The UI is relatively easier to use when compared to Nexus camera UI. There are Panorama, HDR image and slow-motion video (720p) modes. Image capture happens through tapping the screen once while burst shots can be captured through tap-and-hold. Although accessing the settings is easier, there are very limited options and you won’t find even the normal settings such as ISO, Exposure, etc. The device completely relies on auto mode. There is no “tap-to-focus” which you would find in most of the Android smartphones but there is an alternate “focus & exposure lock” ring which can be moved around throughout the viewfinder.

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Moto G sample images
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Benchmark 2

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Close Up Test

Detail Heavy

Modern Ruins

Pano Shot

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Shot 4

Bright And Sunny Day

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Benchmarked A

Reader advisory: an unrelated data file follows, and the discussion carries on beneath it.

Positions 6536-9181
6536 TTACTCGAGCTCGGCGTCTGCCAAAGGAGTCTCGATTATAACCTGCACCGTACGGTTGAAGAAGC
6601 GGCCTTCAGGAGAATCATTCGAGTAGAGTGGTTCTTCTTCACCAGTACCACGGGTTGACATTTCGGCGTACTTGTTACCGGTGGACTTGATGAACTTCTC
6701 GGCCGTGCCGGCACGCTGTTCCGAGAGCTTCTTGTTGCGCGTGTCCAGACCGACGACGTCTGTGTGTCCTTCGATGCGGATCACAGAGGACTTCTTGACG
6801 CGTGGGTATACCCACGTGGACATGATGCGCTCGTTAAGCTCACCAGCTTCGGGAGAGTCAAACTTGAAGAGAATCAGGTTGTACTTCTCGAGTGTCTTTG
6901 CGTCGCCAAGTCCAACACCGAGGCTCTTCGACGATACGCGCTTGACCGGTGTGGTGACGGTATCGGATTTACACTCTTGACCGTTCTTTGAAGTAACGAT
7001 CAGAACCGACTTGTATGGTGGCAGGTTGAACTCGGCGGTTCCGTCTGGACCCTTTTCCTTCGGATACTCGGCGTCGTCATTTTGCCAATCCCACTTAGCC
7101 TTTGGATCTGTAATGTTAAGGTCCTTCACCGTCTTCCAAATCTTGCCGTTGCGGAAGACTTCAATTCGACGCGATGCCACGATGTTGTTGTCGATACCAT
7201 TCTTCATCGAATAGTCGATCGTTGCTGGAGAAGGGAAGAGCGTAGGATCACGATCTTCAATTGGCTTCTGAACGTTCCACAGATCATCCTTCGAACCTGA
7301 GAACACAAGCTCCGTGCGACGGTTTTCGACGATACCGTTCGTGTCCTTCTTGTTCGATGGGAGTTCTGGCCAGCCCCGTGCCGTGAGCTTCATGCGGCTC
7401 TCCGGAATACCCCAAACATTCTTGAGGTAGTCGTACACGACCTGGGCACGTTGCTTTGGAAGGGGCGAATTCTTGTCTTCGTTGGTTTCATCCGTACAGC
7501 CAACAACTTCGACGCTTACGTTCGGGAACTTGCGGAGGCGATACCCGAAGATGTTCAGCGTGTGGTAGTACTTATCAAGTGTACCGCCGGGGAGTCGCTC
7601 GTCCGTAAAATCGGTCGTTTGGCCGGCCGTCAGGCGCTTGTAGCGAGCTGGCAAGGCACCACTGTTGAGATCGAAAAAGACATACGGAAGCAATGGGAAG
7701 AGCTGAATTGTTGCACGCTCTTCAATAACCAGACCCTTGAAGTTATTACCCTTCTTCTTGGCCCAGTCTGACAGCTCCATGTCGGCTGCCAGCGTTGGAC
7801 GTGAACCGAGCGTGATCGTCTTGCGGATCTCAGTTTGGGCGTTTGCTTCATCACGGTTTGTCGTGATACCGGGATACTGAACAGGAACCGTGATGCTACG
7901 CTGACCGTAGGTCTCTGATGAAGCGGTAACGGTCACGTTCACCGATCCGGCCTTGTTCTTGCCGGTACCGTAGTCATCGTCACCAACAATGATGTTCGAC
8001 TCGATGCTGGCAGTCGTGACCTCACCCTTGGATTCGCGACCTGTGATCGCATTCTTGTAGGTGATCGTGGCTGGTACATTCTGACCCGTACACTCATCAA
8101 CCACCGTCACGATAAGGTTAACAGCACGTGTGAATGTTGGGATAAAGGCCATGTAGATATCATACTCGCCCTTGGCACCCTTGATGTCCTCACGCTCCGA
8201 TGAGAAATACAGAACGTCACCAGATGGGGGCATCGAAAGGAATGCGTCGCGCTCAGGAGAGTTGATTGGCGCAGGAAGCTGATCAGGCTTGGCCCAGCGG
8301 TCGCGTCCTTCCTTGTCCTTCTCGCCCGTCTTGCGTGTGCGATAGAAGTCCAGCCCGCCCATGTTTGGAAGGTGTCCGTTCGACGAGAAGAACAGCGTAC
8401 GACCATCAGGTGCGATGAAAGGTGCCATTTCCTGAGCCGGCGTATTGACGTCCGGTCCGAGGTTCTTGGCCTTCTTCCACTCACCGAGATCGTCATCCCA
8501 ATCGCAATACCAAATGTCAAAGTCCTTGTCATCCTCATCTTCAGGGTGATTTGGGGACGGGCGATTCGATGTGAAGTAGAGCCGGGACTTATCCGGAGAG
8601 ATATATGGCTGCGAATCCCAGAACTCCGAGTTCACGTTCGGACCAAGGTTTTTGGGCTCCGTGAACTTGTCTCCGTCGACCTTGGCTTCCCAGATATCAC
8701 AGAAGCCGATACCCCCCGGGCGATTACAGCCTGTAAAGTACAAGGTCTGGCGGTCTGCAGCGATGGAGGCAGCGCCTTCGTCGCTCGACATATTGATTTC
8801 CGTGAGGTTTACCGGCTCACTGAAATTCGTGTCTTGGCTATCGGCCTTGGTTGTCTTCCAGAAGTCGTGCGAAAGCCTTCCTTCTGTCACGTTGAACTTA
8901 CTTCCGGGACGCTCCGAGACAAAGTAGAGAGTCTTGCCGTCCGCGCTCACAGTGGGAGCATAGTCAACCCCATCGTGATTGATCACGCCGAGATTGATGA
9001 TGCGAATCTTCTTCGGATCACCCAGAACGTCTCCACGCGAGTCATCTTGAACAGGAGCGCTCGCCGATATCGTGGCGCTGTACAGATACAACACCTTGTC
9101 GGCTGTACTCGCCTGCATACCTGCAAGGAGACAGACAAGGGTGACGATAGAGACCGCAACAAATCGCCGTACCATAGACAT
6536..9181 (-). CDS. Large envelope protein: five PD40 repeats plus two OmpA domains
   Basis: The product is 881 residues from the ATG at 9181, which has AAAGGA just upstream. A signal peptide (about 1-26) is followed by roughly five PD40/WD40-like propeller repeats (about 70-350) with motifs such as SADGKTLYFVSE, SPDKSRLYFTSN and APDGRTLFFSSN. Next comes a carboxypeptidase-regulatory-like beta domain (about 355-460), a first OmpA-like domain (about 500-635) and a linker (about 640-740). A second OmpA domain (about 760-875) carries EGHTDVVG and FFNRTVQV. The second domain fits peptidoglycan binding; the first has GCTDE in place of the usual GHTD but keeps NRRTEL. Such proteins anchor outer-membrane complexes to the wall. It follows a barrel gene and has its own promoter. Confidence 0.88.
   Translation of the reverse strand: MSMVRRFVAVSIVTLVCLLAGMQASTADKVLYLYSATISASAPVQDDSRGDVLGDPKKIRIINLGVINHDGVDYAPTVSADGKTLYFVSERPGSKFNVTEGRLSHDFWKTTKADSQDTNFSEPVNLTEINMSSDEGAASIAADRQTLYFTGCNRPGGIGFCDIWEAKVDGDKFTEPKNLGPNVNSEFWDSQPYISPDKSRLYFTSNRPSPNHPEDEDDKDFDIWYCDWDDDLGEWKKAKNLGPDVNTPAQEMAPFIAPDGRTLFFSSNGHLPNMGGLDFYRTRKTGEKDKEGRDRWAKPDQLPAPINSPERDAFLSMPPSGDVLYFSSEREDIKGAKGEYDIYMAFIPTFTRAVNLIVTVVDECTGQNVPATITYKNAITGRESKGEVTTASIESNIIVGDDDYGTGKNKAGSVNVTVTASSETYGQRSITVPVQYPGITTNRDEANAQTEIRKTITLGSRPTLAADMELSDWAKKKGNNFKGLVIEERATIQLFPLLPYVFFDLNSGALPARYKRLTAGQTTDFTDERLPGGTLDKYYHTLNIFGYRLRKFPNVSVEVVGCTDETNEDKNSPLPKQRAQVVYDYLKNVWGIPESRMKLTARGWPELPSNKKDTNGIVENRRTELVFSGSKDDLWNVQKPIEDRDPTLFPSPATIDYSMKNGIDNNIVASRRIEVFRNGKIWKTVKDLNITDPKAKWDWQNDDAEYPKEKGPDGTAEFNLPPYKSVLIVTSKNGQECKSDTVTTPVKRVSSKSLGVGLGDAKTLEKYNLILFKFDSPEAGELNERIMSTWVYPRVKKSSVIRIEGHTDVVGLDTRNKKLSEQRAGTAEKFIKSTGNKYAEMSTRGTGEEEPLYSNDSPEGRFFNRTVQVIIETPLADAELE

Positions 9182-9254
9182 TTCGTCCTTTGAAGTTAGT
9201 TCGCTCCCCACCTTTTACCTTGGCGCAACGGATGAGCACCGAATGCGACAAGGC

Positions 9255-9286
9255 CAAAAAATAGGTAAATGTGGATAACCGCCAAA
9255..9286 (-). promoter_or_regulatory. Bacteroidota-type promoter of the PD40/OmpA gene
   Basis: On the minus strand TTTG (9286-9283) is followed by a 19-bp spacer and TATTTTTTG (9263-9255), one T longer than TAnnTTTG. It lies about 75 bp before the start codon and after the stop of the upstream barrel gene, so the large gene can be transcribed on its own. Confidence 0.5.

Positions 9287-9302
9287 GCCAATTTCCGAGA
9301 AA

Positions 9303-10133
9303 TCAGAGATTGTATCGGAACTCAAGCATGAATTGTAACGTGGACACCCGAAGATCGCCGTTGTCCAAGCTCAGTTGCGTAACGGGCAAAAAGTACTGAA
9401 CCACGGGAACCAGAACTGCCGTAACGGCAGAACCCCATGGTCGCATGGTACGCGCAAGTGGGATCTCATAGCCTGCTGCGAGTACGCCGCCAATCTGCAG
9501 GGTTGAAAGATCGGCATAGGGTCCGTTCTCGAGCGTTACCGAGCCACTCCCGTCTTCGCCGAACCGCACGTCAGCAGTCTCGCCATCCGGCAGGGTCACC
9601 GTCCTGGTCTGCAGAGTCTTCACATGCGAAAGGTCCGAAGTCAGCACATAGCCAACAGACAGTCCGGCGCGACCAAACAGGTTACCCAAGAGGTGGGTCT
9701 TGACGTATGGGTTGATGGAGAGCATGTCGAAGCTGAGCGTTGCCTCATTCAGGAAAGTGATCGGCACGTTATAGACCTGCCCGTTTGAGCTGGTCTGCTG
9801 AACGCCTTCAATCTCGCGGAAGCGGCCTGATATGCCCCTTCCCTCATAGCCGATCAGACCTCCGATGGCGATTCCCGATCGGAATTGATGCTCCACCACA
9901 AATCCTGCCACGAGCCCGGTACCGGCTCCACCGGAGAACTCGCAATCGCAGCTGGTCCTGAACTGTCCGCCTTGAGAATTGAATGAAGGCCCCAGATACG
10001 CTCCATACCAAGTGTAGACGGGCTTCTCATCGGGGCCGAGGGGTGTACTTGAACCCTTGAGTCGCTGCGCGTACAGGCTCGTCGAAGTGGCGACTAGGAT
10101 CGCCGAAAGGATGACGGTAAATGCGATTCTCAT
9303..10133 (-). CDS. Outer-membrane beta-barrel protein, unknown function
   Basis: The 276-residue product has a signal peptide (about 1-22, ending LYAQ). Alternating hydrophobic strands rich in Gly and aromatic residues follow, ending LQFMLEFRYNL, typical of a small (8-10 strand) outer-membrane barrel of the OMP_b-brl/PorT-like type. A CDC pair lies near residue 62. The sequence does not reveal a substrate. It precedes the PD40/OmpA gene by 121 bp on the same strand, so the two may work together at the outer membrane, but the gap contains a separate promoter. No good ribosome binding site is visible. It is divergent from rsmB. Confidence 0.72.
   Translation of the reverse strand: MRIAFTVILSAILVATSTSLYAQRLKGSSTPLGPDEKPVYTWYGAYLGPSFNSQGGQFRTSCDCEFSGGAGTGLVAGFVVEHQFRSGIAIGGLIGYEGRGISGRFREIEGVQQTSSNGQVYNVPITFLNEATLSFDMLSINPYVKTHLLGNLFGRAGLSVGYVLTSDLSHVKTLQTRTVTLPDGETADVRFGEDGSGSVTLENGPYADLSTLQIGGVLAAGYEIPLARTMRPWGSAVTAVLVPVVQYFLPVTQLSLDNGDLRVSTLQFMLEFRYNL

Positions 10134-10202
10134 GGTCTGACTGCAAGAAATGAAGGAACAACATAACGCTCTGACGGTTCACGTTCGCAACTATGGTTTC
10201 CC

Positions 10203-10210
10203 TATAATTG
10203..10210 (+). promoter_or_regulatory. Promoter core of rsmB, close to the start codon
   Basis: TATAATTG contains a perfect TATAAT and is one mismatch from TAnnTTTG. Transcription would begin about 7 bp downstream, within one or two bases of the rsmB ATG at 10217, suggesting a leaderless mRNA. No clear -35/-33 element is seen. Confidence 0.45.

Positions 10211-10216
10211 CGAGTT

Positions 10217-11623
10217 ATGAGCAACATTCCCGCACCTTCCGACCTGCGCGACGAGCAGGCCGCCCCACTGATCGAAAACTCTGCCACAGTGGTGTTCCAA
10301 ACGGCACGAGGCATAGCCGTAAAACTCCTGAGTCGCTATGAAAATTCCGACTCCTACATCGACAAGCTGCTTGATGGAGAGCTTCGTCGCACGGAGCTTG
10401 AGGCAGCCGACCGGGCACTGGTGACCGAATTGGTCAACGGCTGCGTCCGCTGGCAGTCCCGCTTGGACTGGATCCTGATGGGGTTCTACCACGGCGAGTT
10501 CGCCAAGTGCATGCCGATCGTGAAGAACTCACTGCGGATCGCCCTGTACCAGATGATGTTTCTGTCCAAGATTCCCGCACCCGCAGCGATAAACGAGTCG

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And the panorama, just for good measure
The Moto G’s camera is capable of clicking shots with good amount of resolved details but not as great as the Lumia 525 which we reviewed recently. The colours are accurate but the contrast is slightly on the lower side. Do not leave the camera in “Auto HDR” mode. More often than not, it results in images captured with a slight oil-paint effect to them. The videos on the other hand are slightly poor in terms of resolved details even though they consistently hit the 30fps rate. The resolved details drop further in case of slow motion videos. The camera is the only area where the Moto G falters when compared to its best competitors.

Internal Hardware & Processing Performance